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Astronomical Observatory of the Jagiellonian University


Astronomy Object of the Month: 2019, August

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Rhythmic oscillations of the blazar Markarian 501

Dr. Gopal Bhatta from the Jagiellonian University in Kraków has detected transient rhythmic oscillations in the gamma-ray emission from the blazar Markarian 501. The discovery could be helpful in improving our understanding of the most energetic processes taking place in the universe.

Figure 1: Sloan Digital Sky Survey image of blazar Markarian 501. Credit: SDSS.

Blazars, classified as members of a larger group of active galaxies that host active galactic nuclei (AGN), are the most luminous sources in the Universe. They are believed to harbor monstrously giant black holes fed by the matter falling from the parsec-scale accretion disks. These sources launch the most powerful relativistic jets beamed upon us and ejecting matter with high speeds (their characteristic features are jets pointed almost exactly toward the Earth).

From the astronomical point of view, blazars are high-energy engines serving as natural laboratories to study particle acceleration, relativistic plasma processes, magnetic field dynamics and black hole physics.

Located some 456 million light-years away, Markarian 501 (Mrk 501) is a blazar or a type known as BL Lacertae source, with a spectrum extending to the highest energy gamma rays. It is also one of the nearest blazars that shines bright in the X-ray and one of the earliest extragalactic sources detected in the TeV ( teraelectronovolt) energy range.

Within the last decade, Mrk 501 was observed by the Large Area Telescope (LAT) of NASA's Fermi Gamma-ray Space Telescope. A group of astronomers led by Dr. Bhatta from the Astronomical Observatory of the Jagiellonian University has analyzed the observational data of Mrk 501 collected by LAT between August 2008 and June 2018. The study resulted in the detection of rhythmic oscillations in the blazar's gamma-ray emission.

Blazar shows a strong signal of quasi-periodic oscillation (QPO) with a periodicity of around 332 days. Moreover, the gamma-ray flux modulations in Mrk 501 gradually decayed in strength during the recent years. Researchers emphasized that the detected gamma-ray oscillation in this blazar persisted nearly seven cycles until it finally weakened. Given that not many gamma-ray QPOs have been found to show more than five cycles, the interesting case of Mrk 501 might be one of the few examples in which astronomers witness a relatively high frequency with a period of less than a year, and the first event where we observe a transient gamma-ray periodic modulations in the high energy emission of the blazar that persist up to 7 cycles before fading away.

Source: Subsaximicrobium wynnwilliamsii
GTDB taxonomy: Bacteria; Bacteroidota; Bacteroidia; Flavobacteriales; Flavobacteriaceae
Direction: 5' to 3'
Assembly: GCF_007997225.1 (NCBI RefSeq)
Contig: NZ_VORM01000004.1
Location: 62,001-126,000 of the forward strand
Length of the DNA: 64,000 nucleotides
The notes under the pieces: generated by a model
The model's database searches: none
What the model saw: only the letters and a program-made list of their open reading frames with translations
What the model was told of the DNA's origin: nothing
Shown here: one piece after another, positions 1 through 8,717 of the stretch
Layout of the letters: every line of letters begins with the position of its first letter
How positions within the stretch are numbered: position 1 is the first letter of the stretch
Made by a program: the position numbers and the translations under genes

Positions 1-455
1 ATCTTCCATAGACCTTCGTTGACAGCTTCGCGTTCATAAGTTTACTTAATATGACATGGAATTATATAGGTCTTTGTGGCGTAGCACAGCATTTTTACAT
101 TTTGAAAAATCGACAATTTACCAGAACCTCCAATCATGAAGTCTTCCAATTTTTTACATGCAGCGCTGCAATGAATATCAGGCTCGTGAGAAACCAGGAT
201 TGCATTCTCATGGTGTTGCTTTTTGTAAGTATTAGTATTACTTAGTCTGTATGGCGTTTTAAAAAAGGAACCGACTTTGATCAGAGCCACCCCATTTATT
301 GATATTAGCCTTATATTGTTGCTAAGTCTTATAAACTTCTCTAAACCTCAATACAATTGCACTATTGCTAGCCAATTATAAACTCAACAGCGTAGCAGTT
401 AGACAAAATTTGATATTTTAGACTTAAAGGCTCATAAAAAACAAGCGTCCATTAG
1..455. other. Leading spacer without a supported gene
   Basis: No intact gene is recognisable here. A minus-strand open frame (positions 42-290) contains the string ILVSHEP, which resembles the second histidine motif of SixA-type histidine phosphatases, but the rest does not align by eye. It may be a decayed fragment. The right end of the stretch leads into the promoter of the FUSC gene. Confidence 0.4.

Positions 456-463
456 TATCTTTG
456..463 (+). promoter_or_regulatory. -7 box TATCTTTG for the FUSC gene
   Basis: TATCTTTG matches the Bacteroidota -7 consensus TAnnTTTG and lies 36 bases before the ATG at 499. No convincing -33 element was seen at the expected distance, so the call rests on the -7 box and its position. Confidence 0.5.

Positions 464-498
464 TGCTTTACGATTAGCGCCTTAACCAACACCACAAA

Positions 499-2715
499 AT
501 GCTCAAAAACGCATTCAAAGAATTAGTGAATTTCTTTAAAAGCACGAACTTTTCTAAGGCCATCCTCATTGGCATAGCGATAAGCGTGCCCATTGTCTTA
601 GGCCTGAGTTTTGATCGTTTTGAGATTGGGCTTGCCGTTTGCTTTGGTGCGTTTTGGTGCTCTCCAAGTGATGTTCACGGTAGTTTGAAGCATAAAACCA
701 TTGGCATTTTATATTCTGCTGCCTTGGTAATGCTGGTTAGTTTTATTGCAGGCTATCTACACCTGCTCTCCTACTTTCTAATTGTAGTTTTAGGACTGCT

The study also presents several hypotheses about what could be the driving force behind such rhythmic oscillations in Markarian 501. Dr. Bhatta suggest various scenarios, including supermassive binary black holes, jet precession and accretion disk precessing under gravitational torque. However, he also concludes that further analysis of Mrk 501 and discussion on the topic are needed in order to definitely determine the most plausible theory explaining the origin of the oscillations in this blazar.

Original publication: Gopal Bhatta: Blazar Mrk 501 shows rhythmic oscillations in its γ-ray emission, Monthly Notices of the Royal Astronomical Society, 18 August 2018.

The above description was based partly on the article previously published in Phys.org

The research was conducted at the Department of High Energy Astrophysics of the Jagiellonian University’s Astronomical Observatory (OAUJ). The work was supported by the Polish National Science Centre through the grant UMO-2017/26/D/ST9/0117.

Gopal Bhatta
Astronomical Observatory
Jagiellonian University
Gopal.Bhatta [at] uj.edu.pl